Carolingian and Ottonian Art


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Carolingian and Ottonian Art

  1. 1. The  Carolingian  Renaissance  Art  108:    Ancient  to  Medieval  Westchester  Community  College  Fall  2012  
  2. 2. Carolingian EmpireCharlemagne was King of theFranks from 768-814His reign is referred to as theCarolingian period
  3. 3. Carolingian Empire The Franks expanded their territory in the 6th-7th centuries
  4. 4. In 732 Charles Martel stopped the advance of Muslim armiesTomb of Charles Martel, Saint DenisImage source:
  5. 5. The CarolingianRenaissanceHis son Charlemagne was crownedHoly Roman Emperor by the Popein Rome in 800 CE Coronation of Charlemagne (742-814) by the Pope Leo III at Rome on December 25, 800: 14th century manuscript illumination "Les Grandes Chroniques de France"
  6. 6. Carolingian EmpireA descendant of one of thebarbarian hordes, Charlemagnewas now Holy Roman Emperor A Frankish Warrior, illustration from James Harvey Robinson, An Introduction to the History of Western Europe, 1902 Image source:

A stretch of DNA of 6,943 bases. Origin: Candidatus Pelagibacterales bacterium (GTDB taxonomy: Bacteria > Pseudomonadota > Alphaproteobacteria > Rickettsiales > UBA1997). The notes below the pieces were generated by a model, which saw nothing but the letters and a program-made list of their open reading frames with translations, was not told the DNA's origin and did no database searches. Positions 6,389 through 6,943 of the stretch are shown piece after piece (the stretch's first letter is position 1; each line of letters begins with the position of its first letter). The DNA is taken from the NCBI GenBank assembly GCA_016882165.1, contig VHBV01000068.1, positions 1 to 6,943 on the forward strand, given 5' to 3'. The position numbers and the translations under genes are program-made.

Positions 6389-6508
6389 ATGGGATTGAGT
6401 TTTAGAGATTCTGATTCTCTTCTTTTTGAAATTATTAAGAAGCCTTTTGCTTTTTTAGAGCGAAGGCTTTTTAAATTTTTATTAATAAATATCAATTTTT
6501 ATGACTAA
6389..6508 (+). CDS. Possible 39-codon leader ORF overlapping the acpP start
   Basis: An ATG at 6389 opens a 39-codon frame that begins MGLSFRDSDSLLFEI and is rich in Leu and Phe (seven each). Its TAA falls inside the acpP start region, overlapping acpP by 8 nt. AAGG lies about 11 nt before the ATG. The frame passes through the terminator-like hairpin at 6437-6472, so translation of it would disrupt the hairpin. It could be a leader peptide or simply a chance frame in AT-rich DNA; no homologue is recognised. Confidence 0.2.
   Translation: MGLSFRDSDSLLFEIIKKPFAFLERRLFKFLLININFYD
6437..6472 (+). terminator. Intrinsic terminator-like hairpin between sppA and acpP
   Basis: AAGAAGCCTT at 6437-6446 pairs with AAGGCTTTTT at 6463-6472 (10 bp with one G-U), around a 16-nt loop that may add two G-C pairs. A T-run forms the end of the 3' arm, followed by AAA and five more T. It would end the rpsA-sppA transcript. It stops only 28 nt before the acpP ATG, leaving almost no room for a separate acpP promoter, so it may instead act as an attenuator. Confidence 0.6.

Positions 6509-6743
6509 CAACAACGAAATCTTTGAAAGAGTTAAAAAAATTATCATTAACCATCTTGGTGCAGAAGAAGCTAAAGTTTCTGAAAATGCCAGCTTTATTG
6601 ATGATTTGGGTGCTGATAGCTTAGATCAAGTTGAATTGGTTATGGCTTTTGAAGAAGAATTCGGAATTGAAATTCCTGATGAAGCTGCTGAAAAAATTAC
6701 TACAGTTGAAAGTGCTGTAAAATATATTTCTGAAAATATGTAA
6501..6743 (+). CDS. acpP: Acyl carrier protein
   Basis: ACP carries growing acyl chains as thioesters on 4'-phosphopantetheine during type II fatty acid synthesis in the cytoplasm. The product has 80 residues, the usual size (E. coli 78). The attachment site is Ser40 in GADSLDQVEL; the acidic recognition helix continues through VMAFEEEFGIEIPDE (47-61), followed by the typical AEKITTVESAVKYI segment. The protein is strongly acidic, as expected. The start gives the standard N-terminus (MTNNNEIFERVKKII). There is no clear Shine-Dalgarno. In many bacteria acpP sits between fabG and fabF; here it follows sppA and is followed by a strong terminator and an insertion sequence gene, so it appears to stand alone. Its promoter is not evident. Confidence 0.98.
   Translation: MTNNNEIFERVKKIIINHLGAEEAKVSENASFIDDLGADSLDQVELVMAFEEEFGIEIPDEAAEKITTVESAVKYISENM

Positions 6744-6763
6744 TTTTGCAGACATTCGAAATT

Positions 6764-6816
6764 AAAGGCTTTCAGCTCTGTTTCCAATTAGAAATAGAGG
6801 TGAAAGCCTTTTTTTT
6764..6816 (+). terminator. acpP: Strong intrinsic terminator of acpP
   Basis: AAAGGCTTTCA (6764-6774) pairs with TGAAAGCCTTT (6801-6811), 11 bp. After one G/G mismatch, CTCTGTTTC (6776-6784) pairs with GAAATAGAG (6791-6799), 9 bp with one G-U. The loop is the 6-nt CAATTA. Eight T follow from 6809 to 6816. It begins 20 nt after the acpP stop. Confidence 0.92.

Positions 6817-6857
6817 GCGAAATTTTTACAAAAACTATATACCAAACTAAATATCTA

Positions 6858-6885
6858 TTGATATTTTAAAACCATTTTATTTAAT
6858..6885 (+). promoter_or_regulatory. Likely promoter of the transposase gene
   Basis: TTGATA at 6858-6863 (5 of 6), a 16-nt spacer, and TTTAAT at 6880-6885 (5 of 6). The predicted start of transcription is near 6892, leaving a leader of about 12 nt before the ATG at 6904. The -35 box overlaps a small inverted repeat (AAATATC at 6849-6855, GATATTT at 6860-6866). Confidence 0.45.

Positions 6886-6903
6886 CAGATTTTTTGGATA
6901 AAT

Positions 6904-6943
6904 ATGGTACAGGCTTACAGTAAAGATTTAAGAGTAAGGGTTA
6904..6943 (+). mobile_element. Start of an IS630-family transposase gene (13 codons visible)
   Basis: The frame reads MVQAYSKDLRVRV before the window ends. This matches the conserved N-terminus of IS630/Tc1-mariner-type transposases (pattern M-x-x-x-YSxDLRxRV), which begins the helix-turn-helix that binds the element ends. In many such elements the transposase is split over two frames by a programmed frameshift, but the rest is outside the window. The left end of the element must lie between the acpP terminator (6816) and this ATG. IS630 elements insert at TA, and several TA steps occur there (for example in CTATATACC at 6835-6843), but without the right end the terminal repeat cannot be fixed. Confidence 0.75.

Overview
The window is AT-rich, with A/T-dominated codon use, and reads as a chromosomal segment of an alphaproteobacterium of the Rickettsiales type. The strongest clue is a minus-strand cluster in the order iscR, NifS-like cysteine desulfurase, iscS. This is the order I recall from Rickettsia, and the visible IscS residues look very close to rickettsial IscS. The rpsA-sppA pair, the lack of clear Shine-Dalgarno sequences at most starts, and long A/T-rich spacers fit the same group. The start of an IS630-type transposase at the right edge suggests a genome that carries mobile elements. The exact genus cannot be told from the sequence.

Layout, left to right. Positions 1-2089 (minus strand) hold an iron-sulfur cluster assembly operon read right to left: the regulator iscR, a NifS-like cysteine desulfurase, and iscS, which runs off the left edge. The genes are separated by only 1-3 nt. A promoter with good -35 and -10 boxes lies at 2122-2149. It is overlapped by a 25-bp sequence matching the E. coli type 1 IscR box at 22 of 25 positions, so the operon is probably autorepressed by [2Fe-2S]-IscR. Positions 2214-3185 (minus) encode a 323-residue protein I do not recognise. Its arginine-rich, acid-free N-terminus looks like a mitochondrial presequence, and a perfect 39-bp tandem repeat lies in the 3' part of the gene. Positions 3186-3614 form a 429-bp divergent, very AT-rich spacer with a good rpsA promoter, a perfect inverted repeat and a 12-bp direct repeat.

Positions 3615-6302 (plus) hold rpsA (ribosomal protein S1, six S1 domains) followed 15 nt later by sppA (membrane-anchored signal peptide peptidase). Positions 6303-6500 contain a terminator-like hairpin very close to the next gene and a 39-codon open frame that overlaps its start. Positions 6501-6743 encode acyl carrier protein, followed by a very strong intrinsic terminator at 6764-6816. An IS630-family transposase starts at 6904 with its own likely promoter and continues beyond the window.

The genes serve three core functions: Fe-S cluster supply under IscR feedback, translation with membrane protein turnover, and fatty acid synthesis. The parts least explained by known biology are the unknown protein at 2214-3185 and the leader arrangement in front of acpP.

7. 7. Carolingian EmpireNo Roman Emperor is completewithout an equestrian portrait Equestrian Statue of Charlemagne, Bronze, 21 cm Louvre
  8. 8. Carolingian EmpireSo Charlemagne was a RomanEmperor wannabe Equestrian Statue of Charlemagne, Bronze, 21 cm Louvre
  9. 9. Only Charlemagne’s statue is only9 1/2 inches tall, while the statue ofMarcus Aurelius is 11 feet tall! Equestrian Statue of Marcus Aurelius, c. 175 CE
  10. 10. The Palatine ChapelEvery Emperor needs a capital, andCharlemagne established his atAachen, in GermanyHe built a palace and a chapel The creation of a "New Rome" was Charlemagnes guiding vision when he began the construction of the Palace Chapel in the former Roman spa resort Aachen (Aix-la-Chapelle) in ca. 786 - laying the foundation stone for one of Europes oldest Northern stone buildings. Image source: